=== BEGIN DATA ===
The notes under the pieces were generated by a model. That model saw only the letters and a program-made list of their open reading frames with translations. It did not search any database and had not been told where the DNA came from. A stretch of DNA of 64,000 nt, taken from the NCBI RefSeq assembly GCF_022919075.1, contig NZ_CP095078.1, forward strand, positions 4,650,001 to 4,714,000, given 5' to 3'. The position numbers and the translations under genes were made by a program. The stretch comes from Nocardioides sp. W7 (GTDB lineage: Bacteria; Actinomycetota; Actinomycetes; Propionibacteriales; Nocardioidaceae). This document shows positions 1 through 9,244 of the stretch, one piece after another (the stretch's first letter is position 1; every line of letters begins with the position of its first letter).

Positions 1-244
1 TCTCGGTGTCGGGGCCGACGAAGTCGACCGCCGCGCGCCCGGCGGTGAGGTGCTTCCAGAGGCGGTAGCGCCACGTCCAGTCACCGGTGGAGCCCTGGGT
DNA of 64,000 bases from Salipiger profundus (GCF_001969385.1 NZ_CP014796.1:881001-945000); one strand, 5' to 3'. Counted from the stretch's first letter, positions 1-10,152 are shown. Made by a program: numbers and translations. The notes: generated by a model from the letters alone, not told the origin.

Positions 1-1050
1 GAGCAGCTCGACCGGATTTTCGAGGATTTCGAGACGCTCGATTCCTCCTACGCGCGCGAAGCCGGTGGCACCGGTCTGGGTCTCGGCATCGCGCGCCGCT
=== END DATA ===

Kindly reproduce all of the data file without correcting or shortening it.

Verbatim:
The notes under the pieces were generated by a model. That model saw only the letters and a program-made list of their open reading frames with translations. It did not search any database and had not been told where the DNA came from. A stretch of DNA of 64,000 nt, taken from the NCBI RefSeq assembly GCF_022919075.1, contig NZ_CP095078.1, forward strand, positions 4,650,001 to 4,714,000, given 5' to 3'. The position numbers and the translations under genes were made by a program. The stretch comes from Nocardioides sp. W7 (GTDB lineage: Bacteria; Actinomycetota; Actinomycetes; Propionibacteriales; Nocardioidaceae). This document shows positions 1 through 9,244 of the stretch, one piece after another (the stretch's first letter is position 1; every line of letters begins with the position of its first letter).

Positions 1-244
1 TCTCGGTGTCGGGGCCGACGAAGTCGACCGCCGCGCGCCCGGCGGTGAGGTGCTTCCAGAGGCGGTAGCGCCACGTCCAGTCACCGGTGGAGCCCTGGGT
DNA of 64,000 bases from Salipiger profundus (GCF_001969385.1 NZ_CP014796.1:881001-945000); one strand, 5' to 3'. Counted from the stretch's first letter, positions 1-10,152 are shown. Made by a program: numbers and translations. The notes: generated by a model from the letters alone, not told the origin.

Positions 1-1050
1 GAGCAGCTCGACCGGATTTTCGAGGATTTCGAGACGCTCGATTCCTCCTACGCGCGCGAAGCCGGTGGCACCGGTCTGGGTCTCGGCATCGCGCGCCGCT